I got in my car to leave and was left wondering, “What the hell just happened?”  I know that this entire situation has D-I-S-A-S-T-E-R written across it in big ol’ red letters.  I know that the boy I’m dating is great and I’ve been warned that Eric should be approached with caution.  Which begs the question:  Is the impossible, in this case, possible?

On losing a friend

“What is it about me working at the club that you don’t like?  Do you think it’s changed me or something?”

“Yes.”

It was then, as I spoke it, that I realized that Josh had actually changed.  Working at the club, becoming a queen, and all the while dealing with issues that had plagued him throughout his life had changed him for the worse.  He now saw things in a queen’s terms.  There were now allies and enemies, and I was an enemy.

“I feel like the Josh I’ve known for almost 10 years is being covered by something else.  I don’t understand what’s happened.  You’re as near a family member as I hold dear, and I don’t want that to change.”

“You’re not going to understand.  There’s nothing I can say to make you get it.  So I’m just not gonna try.”

With that single phrase, a world’s weight settled on me and I realized that my worst fear had been realized.  My best friend, the person I had spoken with on a daily basis for a decade, the person that I turned to when I didn’t know what to do, and the person who had truly saved my life on two occasions, was gone.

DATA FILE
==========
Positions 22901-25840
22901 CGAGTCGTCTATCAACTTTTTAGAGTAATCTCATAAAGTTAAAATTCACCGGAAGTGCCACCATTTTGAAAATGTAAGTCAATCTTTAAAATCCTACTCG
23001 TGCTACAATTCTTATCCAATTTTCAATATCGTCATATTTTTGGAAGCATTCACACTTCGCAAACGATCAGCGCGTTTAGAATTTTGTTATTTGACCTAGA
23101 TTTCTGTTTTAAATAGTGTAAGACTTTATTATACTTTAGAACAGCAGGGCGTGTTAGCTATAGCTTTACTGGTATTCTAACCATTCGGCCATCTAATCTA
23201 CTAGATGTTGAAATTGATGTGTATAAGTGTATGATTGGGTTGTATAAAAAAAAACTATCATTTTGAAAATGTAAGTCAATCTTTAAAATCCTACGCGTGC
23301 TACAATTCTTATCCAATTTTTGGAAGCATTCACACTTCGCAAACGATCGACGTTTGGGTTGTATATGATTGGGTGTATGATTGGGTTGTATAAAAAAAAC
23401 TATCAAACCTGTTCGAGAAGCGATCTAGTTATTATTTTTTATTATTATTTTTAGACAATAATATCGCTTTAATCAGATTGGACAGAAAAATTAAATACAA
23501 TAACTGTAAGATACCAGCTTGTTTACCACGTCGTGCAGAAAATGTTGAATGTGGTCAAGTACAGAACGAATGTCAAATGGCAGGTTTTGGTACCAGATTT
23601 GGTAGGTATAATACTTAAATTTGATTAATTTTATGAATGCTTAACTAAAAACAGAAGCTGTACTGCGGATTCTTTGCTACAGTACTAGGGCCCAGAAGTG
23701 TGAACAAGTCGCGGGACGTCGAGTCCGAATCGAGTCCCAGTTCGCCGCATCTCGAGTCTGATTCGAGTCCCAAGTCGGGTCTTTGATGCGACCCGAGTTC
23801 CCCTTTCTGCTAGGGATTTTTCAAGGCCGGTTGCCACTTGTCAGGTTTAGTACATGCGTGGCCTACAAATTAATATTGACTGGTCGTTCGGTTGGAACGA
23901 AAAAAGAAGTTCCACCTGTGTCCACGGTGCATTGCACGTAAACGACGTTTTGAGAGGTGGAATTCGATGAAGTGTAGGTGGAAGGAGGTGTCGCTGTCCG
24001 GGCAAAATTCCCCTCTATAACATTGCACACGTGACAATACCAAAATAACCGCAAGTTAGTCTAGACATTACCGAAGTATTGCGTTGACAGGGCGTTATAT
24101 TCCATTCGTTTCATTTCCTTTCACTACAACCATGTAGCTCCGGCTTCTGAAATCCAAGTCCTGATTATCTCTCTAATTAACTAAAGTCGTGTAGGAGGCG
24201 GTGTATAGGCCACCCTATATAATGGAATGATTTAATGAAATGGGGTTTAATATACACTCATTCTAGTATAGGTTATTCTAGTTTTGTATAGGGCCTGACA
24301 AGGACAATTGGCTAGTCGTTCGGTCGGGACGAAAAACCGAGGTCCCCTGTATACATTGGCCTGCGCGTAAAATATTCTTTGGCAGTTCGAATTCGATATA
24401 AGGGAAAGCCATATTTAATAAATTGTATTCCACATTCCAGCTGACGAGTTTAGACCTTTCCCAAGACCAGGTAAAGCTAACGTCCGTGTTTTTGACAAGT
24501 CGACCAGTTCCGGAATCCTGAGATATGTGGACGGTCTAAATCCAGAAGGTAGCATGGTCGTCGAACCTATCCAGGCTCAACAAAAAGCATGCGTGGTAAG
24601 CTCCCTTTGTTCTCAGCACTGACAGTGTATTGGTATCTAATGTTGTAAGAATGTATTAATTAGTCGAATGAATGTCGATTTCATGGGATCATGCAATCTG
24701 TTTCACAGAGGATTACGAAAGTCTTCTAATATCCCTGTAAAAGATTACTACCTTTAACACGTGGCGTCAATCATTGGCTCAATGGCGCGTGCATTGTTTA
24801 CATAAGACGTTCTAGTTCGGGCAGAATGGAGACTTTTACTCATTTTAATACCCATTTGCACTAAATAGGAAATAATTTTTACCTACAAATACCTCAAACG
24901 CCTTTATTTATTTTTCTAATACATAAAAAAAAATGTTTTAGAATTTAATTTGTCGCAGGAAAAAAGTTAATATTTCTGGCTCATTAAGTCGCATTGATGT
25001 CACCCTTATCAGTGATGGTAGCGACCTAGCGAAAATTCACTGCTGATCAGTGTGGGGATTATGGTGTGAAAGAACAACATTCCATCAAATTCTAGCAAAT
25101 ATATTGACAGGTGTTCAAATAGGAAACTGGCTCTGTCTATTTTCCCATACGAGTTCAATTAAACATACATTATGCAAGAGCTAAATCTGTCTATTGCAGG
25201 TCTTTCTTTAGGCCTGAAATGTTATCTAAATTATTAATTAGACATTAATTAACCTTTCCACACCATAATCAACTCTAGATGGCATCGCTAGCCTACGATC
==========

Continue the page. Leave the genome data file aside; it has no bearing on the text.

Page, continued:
I couldn’t speak.  I was completely still and utterly shocked.  My hand rested motionless on my knee, holding a cigarette as it smoldered.  He stood over me and turned to leave.  Without a word he walked down the stairs and around the corner.  May the sound of that car door slamming, I hope with all my being, not be the last I hear from him.

Why the US can’t make a good car…

Behold, the new Cadillac ATS.  It’s a small sedan which is presumed to be luxurious and fun to drive.  That’s not what I want to talk about, though.  

I want to talk about why American automotive journalism is dreadful.  Whether it’s in video or in print, it’s all a dull-as-dishwater boredom-induced coma waiting to happen.  This video is a perfect example.  I’m fairly certain the script was made using only Cadillac’s brochure and a Xerox machine.  That’s not it’s biggest problem, though.